There's a good chance you are now a hacker. The bad kind. In the eyes of the law, you're no different than the modern day criminals who break into computers with bad intentions.
Thanks to a ruling in federal court this week, you commit cybercrime every time you do this seemingly innocent thing.
It may come as a shock to millions of Americans, but when you share your Netflix, HBO Go, Hulu, Spotify and other login accounts with anyone else, you are unwittingly breaking a federal law.
Here's why: If you share your password with friends or family, you have violated the Computer Fraud and Abuse Act by granting "unauthorized access" to a computer or network.
This week, the conviction of a man named David Nosal was upheld by the Ninth Circuit Court of Appeals in San Fransisco. Nosal, a former employee of a large research company, used a coworker’s password to access one of the firm’s databases. Based on the CFAA, the court saw this as no different than a criminal hacking into a computer or network with a stolen password or other nefarious means.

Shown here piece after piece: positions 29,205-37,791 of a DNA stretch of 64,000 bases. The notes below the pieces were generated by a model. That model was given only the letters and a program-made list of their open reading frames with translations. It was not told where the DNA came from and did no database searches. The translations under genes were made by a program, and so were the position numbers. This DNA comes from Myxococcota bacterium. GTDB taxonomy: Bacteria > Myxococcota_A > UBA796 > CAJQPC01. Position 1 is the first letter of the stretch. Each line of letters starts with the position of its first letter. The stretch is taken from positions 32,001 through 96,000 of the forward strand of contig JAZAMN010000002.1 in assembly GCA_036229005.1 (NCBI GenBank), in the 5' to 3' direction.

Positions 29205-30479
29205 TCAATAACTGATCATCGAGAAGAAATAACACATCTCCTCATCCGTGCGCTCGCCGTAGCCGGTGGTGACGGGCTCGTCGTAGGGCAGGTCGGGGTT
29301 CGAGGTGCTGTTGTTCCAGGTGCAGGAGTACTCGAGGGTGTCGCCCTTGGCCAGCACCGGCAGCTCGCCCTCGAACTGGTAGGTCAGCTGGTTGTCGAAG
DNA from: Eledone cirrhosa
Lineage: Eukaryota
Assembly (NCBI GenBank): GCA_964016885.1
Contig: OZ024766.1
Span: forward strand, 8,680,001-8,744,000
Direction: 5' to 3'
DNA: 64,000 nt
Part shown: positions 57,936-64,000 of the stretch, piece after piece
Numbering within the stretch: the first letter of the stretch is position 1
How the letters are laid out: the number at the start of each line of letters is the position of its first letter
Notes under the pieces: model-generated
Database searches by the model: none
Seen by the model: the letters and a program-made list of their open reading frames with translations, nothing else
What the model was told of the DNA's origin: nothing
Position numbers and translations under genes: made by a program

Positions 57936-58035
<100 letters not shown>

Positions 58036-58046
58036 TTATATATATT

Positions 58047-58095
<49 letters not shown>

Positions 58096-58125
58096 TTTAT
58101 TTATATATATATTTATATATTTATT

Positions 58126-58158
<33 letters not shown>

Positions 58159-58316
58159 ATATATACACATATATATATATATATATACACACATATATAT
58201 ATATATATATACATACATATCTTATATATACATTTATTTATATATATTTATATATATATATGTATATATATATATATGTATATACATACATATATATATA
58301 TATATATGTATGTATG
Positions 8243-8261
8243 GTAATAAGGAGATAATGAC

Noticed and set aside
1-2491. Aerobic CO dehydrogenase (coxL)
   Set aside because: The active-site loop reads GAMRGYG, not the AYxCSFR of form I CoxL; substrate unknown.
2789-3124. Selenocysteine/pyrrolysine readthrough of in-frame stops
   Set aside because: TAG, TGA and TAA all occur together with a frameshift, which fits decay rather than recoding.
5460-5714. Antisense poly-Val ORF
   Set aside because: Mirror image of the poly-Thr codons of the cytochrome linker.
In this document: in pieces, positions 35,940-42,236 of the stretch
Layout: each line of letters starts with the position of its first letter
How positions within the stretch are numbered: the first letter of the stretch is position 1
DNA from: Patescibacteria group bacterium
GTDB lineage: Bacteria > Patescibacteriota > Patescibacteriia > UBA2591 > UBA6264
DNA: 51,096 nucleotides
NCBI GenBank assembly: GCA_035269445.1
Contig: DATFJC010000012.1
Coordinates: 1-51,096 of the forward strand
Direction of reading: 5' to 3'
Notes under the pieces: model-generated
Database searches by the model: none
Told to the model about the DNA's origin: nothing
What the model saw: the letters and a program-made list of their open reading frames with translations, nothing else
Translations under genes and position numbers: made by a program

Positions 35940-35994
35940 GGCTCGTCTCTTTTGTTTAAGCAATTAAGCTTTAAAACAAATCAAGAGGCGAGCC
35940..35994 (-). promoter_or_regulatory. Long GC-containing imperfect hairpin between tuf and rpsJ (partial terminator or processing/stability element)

But civil liberties and privacy advocates, such as the Electronic Frontier Foundation (EFF), claim the court's interpretation is a real stretch from the intent of the law. Furthermore, the ruling paints a lot of innocent people with the same brush as serious cyber criminals. The EFF argues that when you willingly share your Netflix login and password with a friend, you have, in fact, authorized their access and they are not "hacking" your account.
What does this mean for you? In the short term, unless Netflix, HBO and the others decide to go after their customers, probably nothing will happen. So far, none of those services have shown any inclination to do so and have actually made it easy to share your accounts with others. But it does set a scary precedent that should give anyone who shares passwords some pause.
Do you share any accounts with friends and family? Will this ruling prevent you from sharing your passwords? Let us know in the comments below.